Sunday, October 27, 2019

Art And Hyper Reality In Animation How Have Things Changed Film Essay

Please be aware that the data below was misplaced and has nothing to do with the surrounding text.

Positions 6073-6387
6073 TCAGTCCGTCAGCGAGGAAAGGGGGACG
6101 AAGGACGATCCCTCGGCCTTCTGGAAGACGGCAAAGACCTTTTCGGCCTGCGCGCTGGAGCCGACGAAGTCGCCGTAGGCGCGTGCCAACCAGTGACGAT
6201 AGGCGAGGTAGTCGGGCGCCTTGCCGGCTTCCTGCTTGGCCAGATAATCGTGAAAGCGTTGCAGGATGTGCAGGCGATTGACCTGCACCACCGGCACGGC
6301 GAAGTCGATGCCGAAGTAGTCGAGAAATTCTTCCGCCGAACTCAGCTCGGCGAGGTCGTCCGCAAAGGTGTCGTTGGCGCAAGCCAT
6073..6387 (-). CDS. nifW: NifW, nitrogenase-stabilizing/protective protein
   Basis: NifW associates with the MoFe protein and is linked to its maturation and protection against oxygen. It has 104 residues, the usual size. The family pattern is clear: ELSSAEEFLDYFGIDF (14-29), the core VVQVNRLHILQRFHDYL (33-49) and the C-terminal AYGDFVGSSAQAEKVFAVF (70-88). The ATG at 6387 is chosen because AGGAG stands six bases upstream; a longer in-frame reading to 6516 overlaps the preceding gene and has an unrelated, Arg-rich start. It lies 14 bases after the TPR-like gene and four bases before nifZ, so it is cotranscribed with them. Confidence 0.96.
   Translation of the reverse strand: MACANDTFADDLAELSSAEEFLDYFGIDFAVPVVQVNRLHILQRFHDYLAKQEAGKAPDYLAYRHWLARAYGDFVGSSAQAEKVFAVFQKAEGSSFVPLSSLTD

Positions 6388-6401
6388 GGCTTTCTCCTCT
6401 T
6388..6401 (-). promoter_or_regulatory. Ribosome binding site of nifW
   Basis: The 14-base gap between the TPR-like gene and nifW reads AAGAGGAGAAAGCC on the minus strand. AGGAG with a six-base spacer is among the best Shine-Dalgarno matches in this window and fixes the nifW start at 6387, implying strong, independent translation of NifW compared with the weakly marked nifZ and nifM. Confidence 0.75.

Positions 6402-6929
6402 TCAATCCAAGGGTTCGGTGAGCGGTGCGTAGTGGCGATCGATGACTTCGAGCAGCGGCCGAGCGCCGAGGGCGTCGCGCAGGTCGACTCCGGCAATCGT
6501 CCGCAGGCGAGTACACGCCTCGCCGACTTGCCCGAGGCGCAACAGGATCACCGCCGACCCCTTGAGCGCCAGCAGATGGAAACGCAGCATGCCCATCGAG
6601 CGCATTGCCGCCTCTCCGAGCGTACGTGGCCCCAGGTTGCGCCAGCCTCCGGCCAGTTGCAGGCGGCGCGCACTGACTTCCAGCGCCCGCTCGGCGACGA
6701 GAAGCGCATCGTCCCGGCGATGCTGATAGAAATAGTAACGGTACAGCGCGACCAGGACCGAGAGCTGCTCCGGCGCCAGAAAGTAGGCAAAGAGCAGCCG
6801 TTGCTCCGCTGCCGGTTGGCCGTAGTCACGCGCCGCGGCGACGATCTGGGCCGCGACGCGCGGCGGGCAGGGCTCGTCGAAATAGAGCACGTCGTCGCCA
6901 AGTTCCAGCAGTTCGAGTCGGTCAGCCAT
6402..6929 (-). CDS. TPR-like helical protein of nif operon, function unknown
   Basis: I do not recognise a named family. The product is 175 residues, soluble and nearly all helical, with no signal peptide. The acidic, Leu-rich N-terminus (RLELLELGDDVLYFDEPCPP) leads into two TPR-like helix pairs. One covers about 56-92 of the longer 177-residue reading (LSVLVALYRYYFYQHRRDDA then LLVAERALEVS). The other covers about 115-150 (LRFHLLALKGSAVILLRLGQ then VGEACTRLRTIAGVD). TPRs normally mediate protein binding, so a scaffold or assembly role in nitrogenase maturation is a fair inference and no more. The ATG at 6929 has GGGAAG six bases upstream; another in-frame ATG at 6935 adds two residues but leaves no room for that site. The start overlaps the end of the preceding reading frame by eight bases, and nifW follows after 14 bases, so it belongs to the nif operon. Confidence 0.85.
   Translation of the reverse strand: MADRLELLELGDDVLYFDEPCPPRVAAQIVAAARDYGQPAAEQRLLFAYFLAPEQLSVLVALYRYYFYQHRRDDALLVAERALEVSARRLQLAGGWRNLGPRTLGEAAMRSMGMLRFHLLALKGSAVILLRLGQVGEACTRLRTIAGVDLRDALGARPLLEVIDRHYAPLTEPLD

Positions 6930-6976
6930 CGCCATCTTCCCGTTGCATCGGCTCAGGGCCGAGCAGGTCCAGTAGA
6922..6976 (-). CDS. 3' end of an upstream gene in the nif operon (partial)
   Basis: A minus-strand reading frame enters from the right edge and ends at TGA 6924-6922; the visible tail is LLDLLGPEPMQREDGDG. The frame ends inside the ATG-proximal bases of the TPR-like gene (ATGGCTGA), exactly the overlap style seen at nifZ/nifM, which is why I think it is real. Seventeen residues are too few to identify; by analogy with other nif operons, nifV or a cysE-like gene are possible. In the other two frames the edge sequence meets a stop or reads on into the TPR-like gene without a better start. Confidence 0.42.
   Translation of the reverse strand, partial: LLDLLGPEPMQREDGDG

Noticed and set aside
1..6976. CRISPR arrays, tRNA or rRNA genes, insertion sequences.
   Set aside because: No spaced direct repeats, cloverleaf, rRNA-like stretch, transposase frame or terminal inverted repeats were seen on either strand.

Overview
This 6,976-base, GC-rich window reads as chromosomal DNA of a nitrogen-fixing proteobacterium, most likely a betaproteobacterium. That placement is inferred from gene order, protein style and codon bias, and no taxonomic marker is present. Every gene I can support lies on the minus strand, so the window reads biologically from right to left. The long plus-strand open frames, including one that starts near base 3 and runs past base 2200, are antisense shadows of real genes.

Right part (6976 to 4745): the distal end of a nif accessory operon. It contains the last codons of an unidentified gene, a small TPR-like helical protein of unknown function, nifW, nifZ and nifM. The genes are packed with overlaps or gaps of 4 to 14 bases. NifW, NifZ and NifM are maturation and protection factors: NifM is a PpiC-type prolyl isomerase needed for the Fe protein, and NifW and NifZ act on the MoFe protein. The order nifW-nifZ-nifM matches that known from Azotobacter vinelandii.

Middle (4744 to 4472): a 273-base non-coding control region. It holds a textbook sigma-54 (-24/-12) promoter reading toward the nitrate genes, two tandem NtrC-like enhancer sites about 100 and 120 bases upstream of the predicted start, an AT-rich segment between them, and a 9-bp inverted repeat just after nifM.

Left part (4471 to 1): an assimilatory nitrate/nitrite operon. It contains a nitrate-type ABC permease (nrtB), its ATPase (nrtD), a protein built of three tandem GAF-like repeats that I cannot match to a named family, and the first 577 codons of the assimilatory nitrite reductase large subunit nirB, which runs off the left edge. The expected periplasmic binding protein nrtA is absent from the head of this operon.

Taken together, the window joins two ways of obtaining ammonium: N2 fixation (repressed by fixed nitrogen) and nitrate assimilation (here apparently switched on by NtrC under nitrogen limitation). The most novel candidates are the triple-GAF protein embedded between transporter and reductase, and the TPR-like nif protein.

Art And Hyper Reality In Animation How Have Things Changed Film Essay Introduction In this dissertation I will be posing the question Art and hyper reality in animation and how have things changed? A lot of commercial animation today is being pushed by 3D computer technology and the audience perceptions of the true meaning of animation had been clouded by this new era of animated film. I want to find out about the commercial acceptance of animation and the history behind it. This is an interesting subject area because a lot has changed in the past 50 years in terms of animation and moving image. I will be finding out how recent technological advancements in creating realistic looking visuals has effected how we perceive animation and if it has retracted from the original statement that animation is an art form. Recent commercial animation being produced is full of realistic 3D computer graphics therefore moving away from the more traditional 2D animation process. I want to find out why using a sense of visual realism in animation has become the norm. By looking at a range of hyper realistic animation such as Final Fantasy I will be able to find out why they have become so accepted and how the modern audience have adapted their tastes to this new form of representation in cinema. Modernism and post-modernism movements were very powerful in the art world and I want to see how breaking away from a certain way of working brings a new wave of creation, this chapter can be applied to animation in the way that animation has broken away from using pencils and now rely heavily on computer technology. I will also be looking into animators that were the pioneers of the animated form and what they were trying to achieve in the early stages of this emerging medium. These early animators were seen as being experimental because they were the first people that were doing this kind of work. Also by looking into Disney and the way he managed to commercialise animation will give clues as to how 3D computer animation has done the same thing with the likes of Pixar. Audience trends play a big role into finding out about commercialisation and how society/ culture can affect certain trends. By looking into the re-invention of cinema and its audiences I will be able to find out how these factors have changed how people perceive art in cinema. I will then summarise what I have learnt from doing this dissertation and answer my title question in relation to the chapters I have discussed. Contents Reality effects in computer animation. My first chapter will be discussing reality effects in computer animation. I will be referencing an article by Lev Manovich and reviewing the content in this chapter. This article is relevant to the title question because it looks at how technology has affected the process of making realistic looking visuals. This chapter will help me to understand how visual realistic imagery has advanced and why 3D visuals are superseding traditional ways of working. I will also be mentioning and talking about some animated films which use computer technology and how they have helped push the boundaries of what can be achieved by using this technology. Animation and its progression to commercialism My second chapter will be looking into experimental animation which will discuss the reason why animation visuals dont have to make sense to still be true to the animated form. Experimental animation is a genre in itself and I will be looking at why new audiences want to see visually realistic imagery over an abstract film. I will also be discussing how Walt Disney commercialised animation and how this has changed the audiences perception of animation. This chapter will create a contrast between the first chapter and show just how different these animated practices are. Modern and post-modern movements My third chapter will be talking about the modern and post-modern movements and finding where animation fits into them. This will be interesting to look into because these movements can be applied to what is happening now such as cinema breaking away from more traditional 2D animation to 3D hyper realistic animation. Modern Audience in relation to animation My fourth chapter will be looking into audience trends in the cinema. This will help me to understand why audiences are becoming more and more comfortable with being exposed to computer generated imagery when 20 years ago the industry was more interested in traditional 2D and stop motion imagery. Conclusion My final chapter will be concluding what I have studied in this dissertation and answering the title question. Chapter 1: Reality Effects in Computer Animation I will be reviewing the article, Reality Effects in Computer Animation by Lev Manovich, which is from Jayne Pillings book A Reader In Animation Studies London 1998. Lev Manovich is an author of new media books and a professor of Visual Arts, University of California, San Diego, U.S. where he teaches new media art and theory. I will also be discussing what methods animators go through to achieve a sense of realism. The purpose of the article is to identify how reality in animation and cinema first developed and how different levels of realism have affected these industries. The title question is important because the rapid growth of cinematic and computer technology is constantly changing the advances in reproducing reality. Therefore it is interesting to find out how other practitioners have identified the term realism and the impact their thoughts have had in defining the purpose of reality in computer animation. The main points I will be discussing in this review will be the compar isons between early attempts of realism and three dimensional computer graphics. I will also be discussing how the developments of new technology have further enhanced realism in regards to computer animation and cinema. This article starts with outlining the early discoveries of recreating the human form in a visual output such as paintings. Giotto di Bondone (an Italian painter) has been mentioned as being the first person to produce three-dimensional forms on a flat surface. He has been compared with his mentor Cenni di Pepo or also known as Cimabue who was also an Italian painter. Cimabues work in comparison with three-dimensional computer imagery is mentioned as having a more 2D look unlike Giotto whose work achieves a stronger 3D effect. This comparison is relevant to the realism debate because Giotto has been considered as the first great artist of the Italian Renaissance, which was a turning point in art history and the incorporation of realistic techniques. The article then goes on to say that A Renaissance painting and a computer image employ the same technique (a set of consistent depth cues) to create an illusion of space, existent or imaginary. However the difference between the mediums is that a viewer can now experience moving around a simulated three-dimensional space, which isnt possible with a painting. To then approach the problems of realism in three-dimensional computer animation Lev starts by looking at the arguments that have advanced in film theory in regards to cinematic realism. This is a good avenue to look down because a lot of computer animation is being incorporated into live-action films these days so a better understanding of cinema realism will further enhance the importance of reality effects in computer animation. However I think the incorporation of the Italian painters as a comparison to computer generated imagery is a bit dated and it would be beneficial if more modern examples were shown as computer animation is seen as a modern art form and it has only really been around since the 1950s. Technology has played a big part in making computer graphics look realistic and Lev had covered this topic in some detail. The term mimesis has been brought up in this section because the modern technology of cinema has been seen in Andrà © Basins eyes as being a realisation of this ancient myth. Mimesis is a critical and philosophical term that carries a wide range of meanings which include imitation, representation, mimicry, similarity and the art of resembling. Therefore mimesis can be related back to reality because the term explains certain factors that affect a realistic outcome such as the art of resembling. For example resemblance can also mean similarity, which is what commercial computer animation tries to recreate, taking a look at real life and recreating it in a virtual world. Manovich states each new technological development (e.g. sound, panchromatic stock, colour) points to the viewers just how un-realistic the previous image was and reminds them that the present ima ge, even though more realistic, will be superseded in the future- thus constantly sustaining the state of disavowal. So by something that is believed to be realistic at a certain period in time will soon become out-dated because technology is rapidly evolving, therefore the notion of never being able to recreate reality in regards to computer animation is an interesting concept and ideology. In terms of animation software Lev then goes on to say. New algorithms to produce new effects are constantly being developed. To stay competitive, a company has to quickly incorporate the new software into their offerings. The animations are designed to show off the latest algorithm. This statement backs up the technological advances in realistic looking computer graphics and can also explain how computer imagery is becoming ever more impressive and pioneering than the previous production. There are different levels of realism for example in animation practice the art of walk cycles display a realistic quality but they will never capture the true essence of the human form compared to live action. Whether a 3D character is walking, running or jumping, it is difficult to recreate a realistic sense of movement when working frame-by-frame. Footage created with frame-by-frame photography in 3D animation lacks the motion blur that occurs naturally when a figure moves in real time before a live action camera. So certain techniques that can be achieved using a computer that can control the motion and add a blur effect to create a realistic sense of movement. Rotoscoping is a technique that allows animators to trace over live action film one frame at a time therefore creating flawless movements and realism to any character or object. However this process is in a way cheating because no one is animating the movements but instead just tracing over and copying the movements that are already there, therefore loosing the skill and style of an animator. Human movements can also be captured by using a technique called motion capture. This technique uses sensors to record the movement of an object in live action, motion capture is a computer driven animation system which allows a director to rehearse and direct the movements of a three-dimensional character. Almost all 3D animation is shot horizontally on a set of some kind just like live action film whereas 2D is generally recorded from a camera placed overhead (vertically). The use of sets for 3D animation makes it possible to get a number of angles whilst filming the action, this way of filming can create a sense of realism to the audience. For example the use of these cinematic angles that are also used in live action film could make the audience believe that they ar e watching something real because the same shots are used in films when capturing real life actors. Jan Svankmajers Alice shot his live action/animation film at full scale placing his live actress and animated characters within what appears to be real rooms, or outside on a rocky terrain. The way in which this film was shot makes it realistic because of the mixture of a live action actress and animated real life objects such as the stuffed rabbit toy. Realism in animation can be good because the audience can relate to what they see and can almost gain comfort from what they know; such as the animated film Bolt where the dogs characteristics are so life like and realistic that you could imagine seeing this dog in real life. Final Fantasy the spirits within was a groundbreaking film at the time because of its hyper-realistic look. Roger Ebert was a strong advocate of the film; he gave it 3 ½ stars out of 4, praising it as a technical milestone while conceding that its nuts and bolts story lacked the intelligence and daring of, say, Steven Spielbergs A.I.. He noted that while he did not once feel convinced Aki Ross was an actual human being she was lifelike, stating her creators dare us to admire their craft. Ebert expressed a desire for the film to succeed in hopes of seeing more films made in its image, though he was sceptical of its ability to be accepted in the wider audience. This happened to be the case as the box office figures for Final Fantasy strongly indicate a lack of positive reaction from audiences, a fact further supported by the overwhelmingly poor response from film critics. To summarise, the terms reality and realism play a big part in computer animation because people are endlessly re-duplicating the visible so that the viewer can relate to the imagery and be impressed by what can be achieved using these technologies. Therefore the role of realism will always be apparent and a defining factor in computer animation. With the accessibility of the internet, freelance artists are constantly out-doing each other which is also driving the production of reality effects and advancements in technology. The article as a whole has shown me that reality in computer animation is a competitive business and that the technologies used to create these effects werent originally designed for entertainment purposes. I have found that not every theorist such as David Bordwell and Andrà © Bazin share the same views or opinions so it becomes difficult to get a true definition or the sense of a certain ideology. The possibilities of recreating reality effects in computer animation are endless because using 3D effects in cinema is becoming the norm almost. Moreover the demand for incredible effects and imaginative imagery is becoming more apparent every year because film makers know that this is what the audience wants to see. Also with the abundance of new technology, computerised imagery is becoming easier to create. Chapter 2: Animation and its progression to commercialism In the beginning all animation was experimental. Experimental animation can be seen as one of the realist form of animation because it is not trying to conform to a certain genre or ideology but rather lean towards an experimental, more abstract or random approach to what is being displayed. Film historian William Moritz quotes: No animation film that is not non-objective and/ or non- linear can really qualify as true animation, since the conventional linear representational story has long since been far better done in live-action. Here Moritz defines what may be regarded as a purist view of what properly constitutes as true animation. He is suggesting that the animated form is best shown when the concentration is purely on using, developing and experimenting with the unique vocabulary which is available only in animation. The freedom of animation has allowed certain animators and artists not to find appropriate means by which they express their vision, but to further progress the medium. Moreover the reason to push the boundaries of what an animator is doing makes an experimental piece truly experimental. Abstraction goes hand in hand with experimental animation because something being abstract can exist with a degree of independence from visual references in the world. Animators which pioneered this new animated art form such as Emile Cohl, Stuart Blackton and Windsor McCay used very basic ways of working mainly due to the fact that they didnt know any better or the technology wasnt available to them. Artists such as Jules Engel who began his animation career working on Disneys Fantasia and UPA cartoons refers to experimental animation as fine art animation because he sees his way of working as more of an art form rather than a commercialized commodity. There were animators that wanted commercial success for the fact that they wanted animation to be seen by everyone. Stuart Blacktons trick film, The Haunted Hotel further enhanced the view that the animated short mig ht become more commercially viable. Walt Disney was the man who broke away from experimental animation and brought a new era of animated film into the commercial limelight. Disney was the first to produce an animated feature-length film called Snow White. Critics however dubbed the project Disneys Folly and were certain that the project would destroy the Disney Studio. Walt used the Silly Symphonies as a platform for experiments in realistic human animation, distinctive character animation, special effects, and the use of specialized processes and apparatus such as the multiplane camera. Walts drive to perfect the art of animation was endless. Technicolor was introduced to animation during the production of his Silly Symphonies Cartoon Features. Walt Disney held the patent for Technicolor for two years, allowing him to make the only colour cartoons. This further held his grip on the animation industry at the time. Disney played an active role in behind the scenes in World War II. He was asked to create training and ins tructional films for the military, home-front morale-boosting shorts such as Der Fuehrers Face and the feature film Victory Through Air Power in 1943. It is clear that in the post-war period in America, Disney started to integrate himself into the world of politics. Disney was the founding member of the anti-communist Motion Picture Alliance for the Preservation of American Ideals. However Disney was not an aggressive person and kept very reserved    in 1947, during the early years of the Cold War. Disney testified before the House Un-American Activities Committee (HUAC), where he branded Herbert Sorrell, David Hilberman and William Pomerance, former animators and labor union organizers, as Communist agitators. This was the start of Disney becoming a global brand and ultimately being boosted into the commercial spotlight. The development of Disney Land and Disney World soon rocketed Disneys success; these amusement parks especially in their early stages were Disneys personal proje cts. A pitch kit which was prepared for visitors to read when they enter through an entrance describes Disneyland in detail. The idea of Disneyland is a simple one. It will be a place for people to find happiness and knowledge. It will be a place for parents and children to share pleasant times in one anothers company, a place for teacher and pupils to discover greater ways of nostalgia of days gone by, and the younger generation can savor the challenge of the future. Here will be the wonders of nature and man for all to see and understand. This description of Disneyland also applies to everything that Disney represents and this is how his animation has skyrocketed into the mainstream by the fact that it is so universally appealing to all races and cultures. Pixar is an animation company that focuses on using computer generated imagery in their films. Pixar has gone from strength to strength because of their use of likable characters, engaging stories and visual aesthetics. You could compare Pixars recent success with how Disney first started. In the early 90s computer graphics, especially in commercial work was primarily used to create effects such as flying logos and morphing. Pixar settled into a niche by using computer animation to create character animation which very few studios at the time were doing. Most of the animators who started in Pixar used to work at Disney and in the spring of 1991, Pixar and Disney signed a co-production agreement for three pictures. So going back full circle, Disney was still at the forefront of the next revolution in animation. Toy Story was the first Disney/ Pixar film to be made and was released on November 22nd 1995. It became a phenomenon and ended up as the top grossing film of the year, as well as one of the best reviewed. Toy story was the first feature film to be entirely made using CGI which made people realize that using computers to create animation was a viable way of working. Soon after this revolution in computer animation, we soon start to see popular live action directors such as Steven Spielberg and James Cameron using this new medium in their films to create special effects. Working with this technology is cheaper than the old fashioned ways of working such as creating elaborate sets or real life explosions. CGI allows film makers to create the unimaginable and impossible because the only limitations of what can be achieved rests within our own imaginations. Moreover this allows certain films to have that wow factor that cinema audiences crave in a film. As technology has moved on many amateur film makers can also work with CGI because of affordable animation and compositing software, furthermore pushing the boundaries and the potential of what can be achieved with this relatively new medium. Traditional ways of working such as using animation cels and ink in an animated film have been shunned out in favour of CGI graphics. However many daytime cartoons such as Spongebob square pants are still made using these methods. Cartoons in the Golden Age of Hollywood animation were normally created in-house whereas nowadays cel animation is shipped off overseas to places such as Korea because they can be produced more cheaply. This then strips the amount of artistic talent and personalisation of the cartoon because of the mass production side of things. In the 1950s animators such as Tex Avery made cartoons to make people laugh, his mentality towards his cartoons was to think in gags and hold no restrictions to his drawings. Therefore the cartoons became a lot more personal. From watching some of Tex Averys animated cartoons we cant help but notice the amount of limited animation such as the holding of certain frames and gags. However this was a common occurrence from animations i n that time period. Blitz Wolf is an animation based upon Adolf Hitler; it is a brilliant piece of animation as well as a wonderful example of propaganda in wartime. In the short the wolfs car features a logo Der fewer (der better) brilliant in its simplicity. When the wolf steps outside with a leering face he watches the audience and shows a sign saying Go ahead and hiss, who cares a very good representation of Hitlers insolence before the war when he made some despicable acts that he didnt care were going to affect his international reputation. Tex a has a non-realist approach to animation because his cartoons encouraged animators to stretch the boundaries of the medium and do things in a cartoon that would not be possible in the world of live-action film. For example a scene in Dumb Hounded shows the wolf running down a flight of stairs at an impossible speed then enters a car before travelling around the world to get away from Droopy. Also in The Early Bird Dood It there is a sc ene where the chicken is chasing the worm with a wooden bat, soon after the chicken is staring a cat in the face and his wooden bat turns all floppy. A quoted line from Averys cartoons was, In a cartoon you can do anything, and his cartoons repeatedly did just that. In 2009 The Princess and the Frog was released by Disney. This film used traditional 2D hand drawn techniques mixed with digital drawn aspects such as the backgrounds and effects. This film showed that traditional 2D animation can still be achieved and still capture the attention and imagination of a modern audience, the film with its universal rating appealed to all ages. Chapter 3: Is Animation Seen As A Modernist Or Post-Modernist Art Form? Modernism and Post-modernism are two subjects that are constantly being discussed in the art world. For me to answer the title question thoroughly and informatively I must first address the main factors of this chapter, Modernism and Post-modernism. I will be discussing the history of Modernism, how the movement started and how it affected the art world. This will allow me to understand how to tackle the question for this chapter. I will be also be discussing the same points in relation to Post-modernism. After looking into these movements I will conclude my findings and incorporate my own personal opinions and thoughts about what I have found in my research. Looking into the history of animation will also be beneficial because this art form is an integral part of this chapter and dissertation. After gaining a better understanding of these movements I will be able to answer the question is animation is a modernist or post-modernist art form? Modern as a historical art term, refers to a period in history that dates roughly from the 1860s through the 1970s and is used to describe the style and the ideology of art produced during that era. The term Modernism is also used to refer to the art of the modern period and philosophy of Modern Art. The Modernist movement first emerged in 1862 and 1863 when the painting Le dà ©jeuner sur lherbe, which is French for The Lunch On The Grass; was created by Édouard Manet. This particular piece of art sparked controversy even to this day because it displayed nude women around fully clothed men, which was seen as indecent behaviour and a taboo subject in the time it was painted. Manet deliberately chose a large canvas size which were normally reserved for grander subjects therefore he broke the academic traditions of the time. But the question can be posed: Why did Manet paint Le Dà ©jeuner sur lherbe? My answer would be because he was interested in exploring new subject matter, new painting ideologies, and new ways of thinking. Therefore he rebelled against the conventional subject matters that were common in this period of history and adopted the new found modernist approach. The Modernist movement can be seen as a socially progressive trend of thought that encouraged human beings to create improve upon and redefine their environment with the help of experimentation, technology and an open mind with no boundaries. Avant-garde was the term given rather than Modernism at first, this term remained to describe the movements that identify themselves as attempting to overthrow or reinvent some aspect of tradition. The English dictionary refers the term Avant-garde as writers, artists, filmmakers, or musicians whose work is innovative, experimental, or unconventional and is considered as a group. I have included this dictionary reference to see if the term is described in the same way as the art world interprets it, because in some instances the true meaning and no tion of the word can be misrepresented. By 1930, Modernism had entered popular culture which sparked an influx in artistic movements. Abstract Expressionism, Minimalism, Dadaism and Pop art are a few movements that appeared throughout the 20th century. As Modernism started to flourish through the consumer/capitalist societies it soon entered mainstream popular culture which was the main factor the movement rejected in the first place. Therefore the movement had become so institutionalised that it was seen as post avant-garde and soon adopted the term Post-Modern. However for others such as art critic Robert Hughes they refer to post-modernism as being an extension of modernism. The postmodernist movement began in America around the 1960s-1970s and then it spread to Europe and the rest of the world, this movement is still present today. Post-modernism is used in a confusing variety of ways. For some it means anti-modern; for others it means the revision of modernist ideologies. The term Post signifies a historical sequencing in which a previous state of affairs is outdated, therefore functioning in the first instance as a period defining term. Postmodernism in its simple form means after the modernist movement while the term modern refers to something related with the present. What people first thought was modern and modernistic, others were dissatisfied with what they saw because of the way Modernism has evolved therefore leading to a Postmodernist movement. Post-modernism was primarily a reaction to Modernism because the Modernist movement was seen as fraudulent and contradicting. This movement began with architecture, as a reactionary movement against the so-called blandness and conventionalisation present in the modernist movement. Architects werent interested in creating perfect buildings that conformed to certain social rules. Instead architects such as Michael Graves took it upon themselves to favour personal preferences over popular culture therefore creating a post modernist structure. Postmodernists felt the buildings failed to meet the human need for comfort both for body and for the eye. Modernism did not account for the desire for beauty. The post-modern philosophy is distinguished by factors such as criticism, scepticism and subjectivity. In my opinion from looking at my research I would class post-modernism as having the same ideologies as the modernist movement as in wanting to break away from the conventional and mainstream. Moreover post-modernism was breaking away from the now mainstream movement Modernism therefore creating a new movement altogether, Post-modernism. Animation has been around since the turn of the 20th century when filmmakers such as J. Stuart Blackton made the first animated film called Humorous phases of funny faces. Blackton drew comical faces on a blackboard and filmed them. He would stop the film, erase one face to draw another, and then film the newly drawn face. The stop-motion provided an animated effect as the facial expressions changed before the viewers eyes. Humorous Phases of Funny Faces is regularly cited as the first true animated film, and Blackton is considered the first true animator. Animation is different from live action film in the sense that there are limitless amounts of possibilities that can be achieved because the only real boundary is the artists imagination rather than physical restraints. In the early 1900s animation was dominated by Disney productions such as Snow White, which marked the golden age of Hollywood animation. Through the 1950s animation became a lot more stylised and broke away from the mainstream Disney style. The animations in this period incorporated modern art aesthetics such as in the backgrounds and general stylisation of characters. As technology evolved the use of computers started to play a part in animation. For example artists were now able to reproduce shapes, characters and scenery digitally without the need for pencils and paper, therefore allowing the animator to watch their progression in real time instead of having to film each frame. After researching it could be said that early animation such as traditional hand drawn and stop motion are a modernist art form and that the incorporation of computers and 3D animation nowadays can be seen as being post-modern because it has broken away from the traditional ways of working. So is animation a modern or post-modern art form? From my research into both movements I can positively say that animation is a post-modernist art form. I have come to this conclusion based on the fact that cinema is a modernist art form and animation was developed as a new form of expression and creative output that broke away from the mainstream which was cinema at the time. By writing this chapter it has given me a better understanding of what art movements occurred during certain periods and the impact they created in society. My next question would be what movement is going to emerge next after post-modernism and what kind of creativity and ways of thinking are go